You are here

Future continuous and future perfect

Do you know how to use phrases like I'll be studying or I'll have finished?

Look at these examples to see how the future continuous and future perfect are used.

In three years' time, I'll be studying medicine.
In five years' time, I'll have finished studying medicine.

Try this exercise to test your grammar.

Grammar test 1

Future continuous and future perfect: Grammar test 1

Read the explanation to learn more.

Grammar explanation

Future continuous

We can use the future continuous (will/won't be + -ing form) to talk about future actions that: 

  • will be in progress at a specific time in the future:

When you come out of school tomorrow, I'll be boarding a plane.
Try to call before 8 o'clock. After that, we'll be watching the match.
You can visit us during the first week of July. I won't be working then.

  • we see as new, different or temporary:

Today we're taking the bus but next week we'll be taking the train.
He'll be staying with his parents for several months while his father is in recovery.
Will you be starting work earlier with your new job?

Future perfect

We use the future perfect simple (will/won't have + past participle) to talk about something that will be completed before a specific time in the future.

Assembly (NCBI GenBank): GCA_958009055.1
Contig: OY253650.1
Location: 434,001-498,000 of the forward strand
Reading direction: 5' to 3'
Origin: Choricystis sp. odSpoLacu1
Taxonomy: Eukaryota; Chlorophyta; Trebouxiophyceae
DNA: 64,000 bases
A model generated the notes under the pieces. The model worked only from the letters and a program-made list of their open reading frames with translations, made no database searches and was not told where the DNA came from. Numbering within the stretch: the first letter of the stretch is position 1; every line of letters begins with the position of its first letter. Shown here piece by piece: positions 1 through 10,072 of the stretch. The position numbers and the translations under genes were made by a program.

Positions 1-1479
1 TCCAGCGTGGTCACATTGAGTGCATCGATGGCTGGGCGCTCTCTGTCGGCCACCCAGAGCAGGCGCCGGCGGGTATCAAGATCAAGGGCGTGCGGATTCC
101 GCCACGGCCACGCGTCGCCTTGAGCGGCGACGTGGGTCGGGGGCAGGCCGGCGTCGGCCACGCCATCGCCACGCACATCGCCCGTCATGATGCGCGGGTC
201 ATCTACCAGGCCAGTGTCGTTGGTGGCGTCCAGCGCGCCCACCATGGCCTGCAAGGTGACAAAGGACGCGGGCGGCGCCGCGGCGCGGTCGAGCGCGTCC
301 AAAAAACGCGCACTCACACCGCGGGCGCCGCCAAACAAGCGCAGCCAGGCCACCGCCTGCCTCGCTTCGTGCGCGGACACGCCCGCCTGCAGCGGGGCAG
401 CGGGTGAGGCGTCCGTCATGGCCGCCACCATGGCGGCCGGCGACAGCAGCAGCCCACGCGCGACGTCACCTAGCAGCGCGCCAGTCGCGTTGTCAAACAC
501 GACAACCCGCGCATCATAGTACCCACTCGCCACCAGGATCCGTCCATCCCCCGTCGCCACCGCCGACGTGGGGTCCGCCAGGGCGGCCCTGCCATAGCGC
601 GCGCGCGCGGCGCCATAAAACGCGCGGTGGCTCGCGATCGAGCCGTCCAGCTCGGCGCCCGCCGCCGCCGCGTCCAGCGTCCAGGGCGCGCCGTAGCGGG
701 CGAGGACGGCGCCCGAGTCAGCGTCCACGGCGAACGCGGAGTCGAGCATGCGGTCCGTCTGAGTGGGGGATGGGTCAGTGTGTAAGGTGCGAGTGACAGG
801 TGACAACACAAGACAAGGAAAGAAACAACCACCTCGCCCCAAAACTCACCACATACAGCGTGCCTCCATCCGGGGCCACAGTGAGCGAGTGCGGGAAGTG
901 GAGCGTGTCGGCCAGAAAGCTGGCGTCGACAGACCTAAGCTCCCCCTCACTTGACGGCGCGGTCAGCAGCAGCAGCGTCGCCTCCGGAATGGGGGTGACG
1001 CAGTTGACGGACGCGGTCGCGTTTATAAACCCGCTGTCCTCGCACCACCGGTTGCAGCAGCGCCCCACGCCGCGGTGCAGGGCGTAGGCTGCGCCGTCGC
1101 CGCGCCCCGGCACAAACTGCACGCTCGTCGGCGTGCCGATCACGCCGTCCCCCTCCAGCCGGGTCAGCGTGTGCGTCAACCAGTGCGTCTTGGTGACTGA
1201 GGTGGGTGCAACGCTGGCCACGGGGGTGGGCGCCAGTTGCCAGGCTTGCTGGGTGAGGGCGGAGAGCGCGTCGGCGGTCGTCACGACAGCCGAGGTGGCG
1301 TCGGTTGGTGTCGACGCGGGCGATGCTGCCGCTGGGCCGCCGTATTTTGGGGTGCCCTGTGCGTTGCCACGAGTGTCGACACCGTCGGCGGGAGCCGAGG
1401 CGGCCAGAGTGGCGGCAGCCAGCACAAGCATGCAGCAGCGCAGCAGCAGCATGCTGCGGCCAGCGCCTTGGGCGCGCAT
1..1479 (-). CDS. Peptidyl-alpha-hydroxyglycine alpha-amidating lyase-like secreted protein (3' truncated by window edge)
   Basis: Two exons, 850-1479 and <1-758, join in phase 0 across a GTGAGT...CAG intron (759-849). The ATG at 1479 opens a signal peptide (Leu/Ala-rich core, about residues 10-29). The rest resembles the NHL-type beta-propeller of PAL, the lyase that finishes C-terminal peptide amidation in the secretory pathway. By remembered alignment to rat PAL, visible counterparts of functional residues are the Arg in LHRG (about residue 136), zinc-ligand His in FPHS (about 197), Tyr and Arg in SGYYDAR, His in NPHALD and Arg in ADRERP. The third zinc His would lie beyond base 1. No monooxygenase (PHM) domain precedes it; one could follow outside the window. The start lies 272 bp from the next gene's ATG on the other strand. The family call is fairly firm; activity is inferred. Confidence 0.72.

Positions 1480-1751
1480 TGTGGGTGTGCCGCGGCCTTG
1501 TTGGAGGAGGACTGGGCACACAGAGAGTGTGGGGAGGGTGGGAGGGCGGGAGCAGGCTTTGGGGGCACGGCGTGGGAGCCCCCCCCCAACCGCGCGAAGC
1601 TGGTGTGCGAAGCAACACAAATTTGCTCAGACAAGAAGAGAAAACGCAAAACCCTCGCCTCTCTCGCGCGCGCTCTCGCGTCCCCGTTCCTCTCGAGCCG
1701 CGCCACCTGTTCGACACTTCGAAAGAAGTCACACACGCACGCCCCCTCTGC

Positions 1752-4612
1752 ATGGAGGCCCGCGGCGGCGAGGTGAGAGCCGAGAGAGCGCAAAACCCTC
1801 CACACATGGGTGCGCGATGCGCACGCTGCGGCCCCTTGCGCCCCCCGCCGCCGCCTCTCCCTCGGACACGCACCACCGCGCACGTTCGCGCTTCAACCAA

The guests are coming at 8 p.m. I'll have finished cooking by then.
On 9 October we'll have been married for 50 years.
Will you have gone to bed when I get back?

We can use phrases like by or by the time (meaning 'at some point before') and in or in a day's time / in two months' time / in five years' time etc. (meaning 'at the end of this period') to give the time period in which the action will be completed.

I won't have written all the reports by next week.
By the time we arrive, the kids will have gone to bed.
I'll have finished in an hour and then we can watch a film.
In three years' time, I'll have graduated from university.

Do this exercise to test your grammar again.

Grammar test 2

Future continuous and future perfect: Grammar test 2

Language level

Intermediate: B1
Upper intermediate: B2

Comments

Hi
Can you please explain this sentence from content.
On 9 October we'll have been married for 50 years. Isn't this sentence is future perfect passive voice ? We can't say it is future perfect tense , it should be labelled as future perfect passive. isn't it so?

Hi saher,

Actually, it is the future perfect (of the verb 'be'), but it's not the passive voice. In this sentence, 'married' would usually be classified as an adjective – not a passive verb. These two forms look the same, but here's the difference:

- 'be' + 'married' (adjective) means the state of being married (rather than not married).
- 'be' + 'married' ('marry' in the passive voice) means receiving the act of marriage (in an official ceremony, for example).

This second meaning doesn't fit the example sentence, because of 'for 50 years'. The length of time refers to the state of being married rather than the act of being married.

Best wishes,

Jonathan
The LearnEnglish Team

Hello,

Could you please explain the use of the future continuous tense in the following two sentences? In particular, whether I could use simple future tense instead?

1. Could you ascertain whether she will be coming to the meeting?
2. We will be forwarding our new catalogue to you next week.

Thanks!

Hello cms10,

You could use [will verb] in each of those sentences.

 

The form [will be verb-ing] has several uses. It is often used to describe an arrangement which has not yet been made but is sure. It can help to compare it to the present continuous: